7 Risk Factors For Breast Cancer | Health Channel  - Health Channel

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7 Risk Factors For Breast Cancer | Health Channel  |

7 Risk Factors For Breast Cancer | Health Channel  

Dr. Lauren Carcas, Medical Oncologist, at Miami Cancer Institute breaks down the unchangeable and changeable lifestyle risks of breast cancer. 

1. Age

Age is a significant risk factor as it is known in general, breast cancer is a post-menopausal disease. However, doctors are finding an increased incidence in young women. So, age is a risk factor, but Dr. Carcas emphasized young women need to be very breast aware as they’re advocates for themselves and other women. They’re the population of women that tend not to be diagnosed as early, and they typically have more aggressive tumors.

2. Certain Races and Ethnicities 

Women of the Caribbean and Africa and African descent have a higher risk of having a genetic predisposition, it is possible it could be due to a BRCA carrier. Additionally, she explains how doctors have associated BRCA mutations with the Ashkenazi Jewish population, which also has an increased risk. 

3. Breast Density 

In young women, our breasts tend to be denser, as you age, the density decreases. Dr. Carcas illustrates how this density makes reading a mammogram more difficult. A mammogram is an x-ray, and similar bones and how it shows up white on an x-ray, density, and cancer, both show up white making it difficult to diagnose. 

4. Weight

Those who are overweight have more inclination to have breast cancer. The reason is that obesity increases breast cancer. The most common breast cancers are driven by hormones driven by estrogen.  Though fat cells create estrogen, the heavier you are, the more adipose tissue and estrogen that you have puts you at a higher risk.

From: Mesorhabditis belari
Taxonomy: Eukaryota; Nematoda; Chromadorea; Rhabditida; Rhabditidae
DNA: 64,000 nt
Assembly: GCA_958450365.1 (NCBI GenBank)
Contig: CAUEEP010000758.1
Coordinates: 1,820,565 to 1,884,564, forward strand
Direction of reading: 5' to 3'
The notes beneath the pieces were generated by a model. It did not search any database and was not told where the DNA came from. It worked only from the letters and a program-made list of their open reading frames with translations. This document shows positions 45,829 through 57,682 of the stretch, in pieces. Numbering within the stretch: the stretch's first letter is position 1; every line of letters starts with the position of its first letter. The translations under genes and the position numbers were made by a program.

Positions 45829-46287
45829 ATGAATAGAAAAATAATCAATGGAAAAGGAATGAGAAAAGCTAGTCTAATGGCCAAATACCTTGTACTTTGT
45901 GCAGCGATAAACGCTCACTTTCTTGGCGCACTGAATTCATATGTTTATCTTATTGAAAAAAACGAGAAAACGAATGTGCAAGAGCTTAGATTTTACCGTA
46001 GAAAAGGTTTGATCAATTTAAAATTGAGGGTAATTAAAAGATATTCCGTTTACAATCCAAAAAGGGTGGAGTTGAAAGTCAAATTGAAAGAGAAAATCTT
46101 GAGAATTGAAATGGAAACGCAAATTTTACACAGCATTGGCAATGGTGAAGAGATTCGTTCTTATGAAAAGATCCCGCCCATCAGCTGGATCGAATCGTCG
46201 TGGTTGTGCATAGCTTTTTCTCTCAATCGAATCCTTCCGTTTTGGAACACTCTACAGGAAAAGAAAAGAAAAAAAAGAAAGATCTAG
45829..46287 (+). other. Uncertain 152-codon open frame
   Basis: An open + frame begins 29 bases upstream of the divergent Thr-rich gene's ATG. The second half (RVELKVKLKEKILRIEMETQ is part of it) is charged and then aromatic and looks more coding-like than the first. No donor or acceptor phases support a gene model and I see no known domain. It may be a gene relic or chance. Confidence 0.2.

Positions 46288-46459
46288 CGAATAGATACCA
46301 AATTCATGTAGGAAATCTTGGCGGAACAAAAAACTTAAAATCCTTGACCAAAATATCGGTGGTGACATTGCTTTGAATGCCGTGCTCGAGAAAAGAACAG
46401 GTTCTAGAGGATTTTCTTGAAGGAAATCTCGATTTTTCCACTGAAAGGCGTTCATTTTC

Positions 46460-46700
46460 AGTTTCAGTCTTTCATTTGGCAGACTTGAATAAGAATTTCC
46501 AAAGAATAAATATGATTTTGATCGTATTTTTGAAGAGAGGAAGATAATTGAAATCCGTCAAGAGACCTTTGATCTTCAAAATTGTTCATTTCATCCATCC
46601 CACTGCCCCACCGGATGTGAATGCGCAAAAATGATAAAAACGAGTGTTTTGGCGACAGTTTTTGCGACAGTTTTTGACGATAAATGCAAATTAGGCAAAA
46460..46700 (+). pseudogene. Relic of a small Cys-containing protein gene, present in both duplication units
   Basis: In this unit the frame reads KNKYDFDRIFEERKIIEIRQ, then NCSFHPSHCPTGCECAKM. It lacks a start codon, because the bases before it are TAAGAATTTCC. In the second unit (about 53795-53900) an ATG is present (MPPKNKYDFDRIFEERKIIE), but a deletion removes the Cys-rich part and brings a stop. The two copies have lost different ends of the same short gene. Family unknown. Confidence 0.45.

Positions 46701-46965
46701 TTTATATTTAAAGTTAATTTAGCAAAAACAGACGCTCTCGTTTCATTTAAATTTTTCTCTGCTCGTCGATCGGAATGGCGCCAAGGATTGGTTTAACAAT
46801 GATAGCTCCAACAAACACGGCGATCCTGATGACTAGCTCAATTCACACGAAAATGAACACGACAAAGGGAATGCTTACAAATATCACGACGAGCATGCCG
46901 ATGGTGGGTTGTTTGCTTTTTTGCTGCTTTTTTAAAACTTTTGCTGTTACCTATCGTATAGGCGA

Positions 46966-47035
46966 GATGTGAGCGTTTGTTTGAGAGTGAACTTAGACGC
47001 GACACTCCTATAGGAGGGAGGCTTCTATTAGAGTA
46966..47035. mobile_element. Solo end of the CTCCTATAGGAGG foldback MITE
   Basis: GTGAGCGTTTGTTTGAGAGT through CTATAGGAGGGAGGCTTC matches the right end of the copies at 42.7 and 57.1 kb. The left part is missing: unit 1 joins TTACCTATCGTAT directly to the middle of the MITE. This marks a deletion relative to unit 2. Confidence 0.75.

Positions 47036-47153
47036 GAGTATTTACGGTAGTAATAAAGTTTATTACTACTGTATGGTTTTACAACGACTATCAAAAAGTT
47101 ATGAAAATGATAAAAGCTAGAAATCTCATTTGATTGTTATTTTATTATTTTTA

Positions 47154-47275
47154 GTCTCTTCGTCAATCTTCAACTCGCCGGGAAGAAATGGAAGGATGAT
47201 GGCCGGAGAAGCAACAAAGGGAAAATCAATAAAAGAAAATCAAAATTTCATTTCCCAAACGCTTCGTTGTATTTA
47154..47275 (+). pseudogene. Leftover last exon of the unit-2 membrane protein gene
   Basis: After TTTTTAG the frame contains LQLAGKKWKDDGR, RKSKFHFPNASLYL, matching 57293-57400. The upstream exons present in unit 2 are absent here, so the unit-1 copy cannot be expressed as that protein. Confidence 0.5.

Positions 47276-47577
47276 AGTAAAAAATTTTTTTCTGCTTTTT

5. Exposure to Radiation

If you’ve been exposed to radiation or maybe you had prior treatments. People diagnosed with lymphoma or chest tumors earlier in life must be treated with radiation. The radiation to the breast and large doses increases the risk of breast cancer.

6. Hormone Replacement Therapy

Hormone replacement therapy in postmenopausal women reduced the risk of cardiovascular disease but increased the risk of breast cancer. This means it’s essential to know that your breast screening must be on time when taking those medications.

7. Smoking & Alcohol 

Smoking is a risk factor for almost everything, but alcohol is not talked about as much.  People who drink one drink daily obtain 10 grams of alcohol daily, with a 7-10% increased risk of developing breast cancer. People who drink 2-3 drinks daily have a 20% increased risk of developing breast cancer.  The way alcohol is metabolized in the body, it creates a chemical called acetaldehyde. If it is not metabolized quickly, Acetaldehyde accumulates, becomes toxic to cells, and is carcinogenic.  It is a pro-cancer-forming chemical, so it damages the DNA and increases the risk of cancer. Dr. Lauren Carcas says it is about making those lifestyle changes and keeping everything in keyword moderation. 

To watch the full segment of Dr. Carcas explaining breast cancer, visit: https://youtu.be/5ndUjOTvzQo  

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